The relief Gov. Whitmer gave families in 2020? Republicans are letting it expire. 

LANSING, Mich.—At least 85,000 nursing home staff, home health aides, and other direct care workers in Michigan will lose a $2 hourly pandemic pay raise next week if the Republican-led Legislature and Democratic Gov. Gretchen Whitmer do not enact COVID-19 relief aid.

The raise is due to end Sunday.

If it is allowed to lapse, the additional funding will not be extended, effectively cutting the pay of direct care workers starting Monday morning. Reinstating the raise would need to run through the legislative process again, leaving workers in the lurch for potentially weeks even if a deal can be reached. 

The state Senate passed a much smaller version of Gov. Whitmer’s relief reauthorization Thursday. Their partisan proposal drew harsh criticism from Democrats, reports the Detroit Free Press

“The Senate Republicans left $4 billion dollars on the table in federal resources meant to get our kids back in school, keep families in their homes, and ramp up vaccine distribution and testing,” Gov. Whitmer’s press secretary Bobby Leddy told the Free Press. “The legislation includes language that could mean Michigan gets fewer vaccines from the federal government, and hampers our ability to provide COVID-19 testing to student athletes, nursing home residents, and keep our state safe.”

And leaving that money on the table hits nurses hard.

Disability advocates sounded the alarm ahead of lawmakers’ return to session Tuesday.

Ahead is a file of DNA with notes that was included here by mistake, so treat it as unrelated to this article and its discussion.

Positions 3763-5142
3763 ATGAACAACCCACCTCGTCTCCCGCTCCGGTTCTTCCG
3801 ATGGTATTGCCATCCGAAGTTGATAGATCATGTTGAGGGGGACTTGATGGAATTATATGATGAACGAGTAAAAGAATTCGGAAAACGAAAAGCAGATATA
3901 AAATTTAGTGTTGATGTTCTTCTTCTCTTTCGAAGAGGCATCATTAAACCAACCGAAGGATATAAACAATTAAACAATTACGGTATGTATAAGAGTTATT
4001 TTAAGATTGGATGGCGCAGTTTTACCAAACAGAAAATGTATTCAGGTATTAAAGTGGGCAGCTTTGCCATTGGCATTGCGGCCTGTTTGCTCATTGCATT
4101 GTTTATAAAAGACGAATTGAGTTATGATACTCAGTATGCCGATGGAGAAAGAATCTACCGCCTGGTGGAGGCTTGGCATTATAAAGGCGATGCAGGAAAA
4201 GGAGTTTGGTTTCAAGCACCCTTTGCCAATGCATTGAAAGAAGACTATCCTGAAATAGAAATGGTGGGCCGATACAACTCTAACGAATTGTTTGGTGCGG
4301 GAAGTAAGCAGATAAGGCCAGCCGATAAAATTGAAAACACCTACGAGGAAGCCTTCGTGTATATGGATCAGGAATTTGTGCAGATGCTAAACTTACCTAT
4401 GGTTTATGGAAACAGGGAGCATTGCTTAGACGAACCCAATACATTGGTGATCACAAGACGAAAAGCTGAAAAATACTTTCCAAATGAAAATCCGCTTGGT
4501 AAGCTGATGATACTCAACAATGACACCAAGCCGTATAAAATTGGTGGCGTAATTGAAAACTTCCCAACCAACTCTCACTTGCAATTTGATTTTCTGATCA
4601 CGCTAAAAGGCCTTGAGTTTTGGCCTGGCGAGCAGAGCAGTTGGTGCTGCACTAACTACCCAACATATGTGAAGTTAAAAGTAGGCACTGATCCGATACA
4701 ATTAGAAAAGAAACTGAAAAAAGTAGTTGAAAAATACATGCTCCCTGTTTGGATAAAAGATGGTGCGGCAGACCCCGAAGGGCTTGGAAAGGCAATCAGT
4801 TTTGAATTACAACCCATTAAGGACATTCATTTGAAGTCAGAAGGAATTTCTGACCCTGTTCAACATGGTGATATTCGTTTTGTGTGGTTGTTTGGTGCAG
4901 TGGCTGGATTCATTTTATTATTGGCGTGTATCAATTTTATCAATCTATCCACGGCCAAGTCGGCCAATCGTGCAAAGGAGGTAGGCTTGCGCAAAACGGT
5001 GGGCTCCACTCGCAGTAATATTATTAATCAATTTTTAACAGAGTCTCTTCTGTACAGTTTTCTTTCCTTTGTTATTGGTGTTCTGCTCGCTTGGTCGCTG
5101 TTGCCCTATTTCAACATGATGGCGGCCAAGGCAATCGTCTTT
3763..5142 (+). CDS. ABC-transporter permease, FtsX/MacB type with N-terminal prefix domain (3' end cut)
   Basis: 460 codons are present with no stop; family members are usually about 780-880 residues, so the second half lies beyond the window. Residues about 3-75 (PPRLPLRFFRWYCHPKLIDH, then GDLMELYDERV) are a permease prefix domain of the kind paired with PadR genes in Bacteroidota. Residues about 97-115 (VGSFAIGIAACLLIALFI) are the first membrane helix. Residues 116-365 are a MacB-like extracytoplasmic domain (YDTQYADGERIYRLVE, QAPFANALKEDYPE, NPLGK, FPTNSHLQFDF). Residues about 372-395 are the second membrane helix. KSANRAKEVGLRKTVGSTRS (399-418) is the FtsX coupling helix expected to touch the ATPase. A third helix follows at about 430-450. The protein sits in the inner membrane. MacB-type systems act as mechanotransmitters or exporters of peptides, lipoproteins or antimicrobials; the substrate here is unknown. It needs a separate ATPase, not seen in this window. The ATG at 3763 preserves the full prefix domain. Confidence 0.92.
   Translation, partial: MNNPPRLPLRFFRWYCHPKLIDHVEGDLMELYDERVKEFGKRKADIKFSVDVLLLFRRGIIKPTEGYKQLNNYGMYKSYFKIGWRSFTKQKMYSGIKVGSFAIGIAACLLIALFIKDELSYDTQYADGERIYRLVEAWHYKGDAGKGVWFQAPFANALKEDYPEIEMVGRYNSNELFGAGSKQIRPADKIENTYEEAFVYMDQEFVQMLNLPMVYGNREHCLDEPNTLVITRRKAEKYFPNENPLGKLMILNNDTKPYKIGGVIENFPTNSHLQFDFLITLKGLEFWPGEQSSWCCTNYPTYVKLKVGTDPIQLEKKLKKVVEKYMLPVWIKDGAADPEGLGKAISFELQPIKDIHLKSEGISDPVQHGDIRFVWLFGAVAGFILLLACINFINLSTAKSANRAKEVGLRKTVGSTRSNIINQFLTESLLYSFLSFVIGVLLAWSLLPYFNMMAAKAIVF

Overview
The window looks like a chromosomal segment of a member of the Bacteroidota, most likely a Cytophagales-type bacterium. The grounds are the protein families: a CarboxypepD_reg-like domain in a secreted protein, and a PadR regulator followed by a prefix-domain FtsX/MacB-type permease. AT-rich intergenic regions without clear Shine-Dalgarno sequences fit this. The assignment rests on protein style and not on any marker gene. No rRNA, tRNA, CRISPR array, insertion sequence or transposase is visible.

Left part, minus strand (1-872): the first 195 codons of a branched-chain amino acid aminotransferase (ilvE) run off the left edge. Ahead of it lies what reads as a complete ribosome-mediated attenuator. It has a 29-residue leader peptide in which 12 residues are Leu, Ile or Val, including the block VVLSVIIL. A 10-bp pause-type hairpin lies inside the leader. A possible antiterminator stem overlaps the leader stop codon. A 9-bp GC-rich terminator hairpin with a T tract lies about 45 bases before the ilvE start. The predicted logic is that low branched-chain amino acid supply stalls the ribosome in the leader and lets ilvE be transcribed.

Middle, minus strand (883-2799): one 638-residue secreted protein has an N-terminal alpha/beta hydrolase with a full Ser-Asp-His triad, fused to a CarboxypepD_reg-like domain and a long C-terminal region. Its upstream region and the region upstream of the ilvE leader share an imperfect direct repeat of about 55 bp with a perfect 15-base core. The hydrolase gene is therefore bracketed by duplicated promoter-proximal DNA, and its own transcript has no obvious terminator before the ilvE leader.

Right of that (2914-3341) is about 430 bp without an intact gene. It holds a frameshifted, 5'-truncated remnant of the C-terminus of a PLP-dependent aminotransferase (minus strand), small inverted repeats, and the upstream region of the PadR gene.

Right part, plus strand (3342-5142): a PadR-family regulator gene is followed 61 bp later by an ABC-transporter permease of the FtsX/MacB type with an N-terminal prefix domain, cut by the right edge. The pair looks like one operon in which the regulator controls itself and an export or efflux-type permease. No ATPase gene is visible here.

Medicaid-funded caregivers, including those who help people in their homes, first got the wage hike last April through an order issued by the governor. The increase was extended in July to direct care workers at area agencies on aging and an estimated 35,000 to 37,000 nurses, nursing assistants, and respiratory therapists in nursing homes under a bipartisan law.

Sherri Boyd, executive director of The Arc Michigan, an advocacy group for people with intellectual and developmental disabilities, said inaction “would have drastic consequences”—especially during the coronavirus pandemic.

“Direct care workers provide essential services and their work is more important than ever. The clock is ticking, and we urge the Michigan Legislature to avoid this massive pay cut and support our most vulnerable,” she said.

Advocates said the average starting hourly wage for a direct care worker is $11.44. On Feb. 11, Gov. Whitmer proposed keeping intact the $2 increase for the rest of this fiscal year and through the entire 2021-22 budget year, noting that the workforce is plagued by low wages and high turnover.

Coronavirus relief legislation pending in the Senate would extend the pay hike through June and boost it by 25 cents an hour. A House-passed bill does not include funding for the higher wage, though it could be changed during legislative negotiations.

Gov. Whitmer and Republican legislators have been at odds over the disbursement of $5 billion in federal coronavirus aid and the allocation of hundreds of millions in state pandemic funding. The standoff also has left in limbo more than $660 million in federal aid to help people with rent and utility bills.

The state budget office says the funding is more than 10 times a previous COVID-related rental assistance program, which assisted 16,000 Michigan households and was funded with federal dollars. Republican lawmakers have proposed releasing a quarter or a third of the new rental-assistance funds, with the rest to be held in reserve until later.

“This is federal money for supporting our people to keep them from being evicted. Let’s get that $660 million appropriated now so we can keep people in their homes,” said Sen. Rosemary Bayer, a Democrat from Beverly Hills.

Additionally, Leddy pointed out that without funding from coronavirus relief legislation, Michigan could run out of food assistance money within one month. 

The package of relief measures expires after weeks of impasse where Lansing Republicans have insisted Gov. Whitmer end pandemic protection measures before coronavirus relief money sent to Michigan by the federal government could be spent. 

The Associated Press contributed to this report.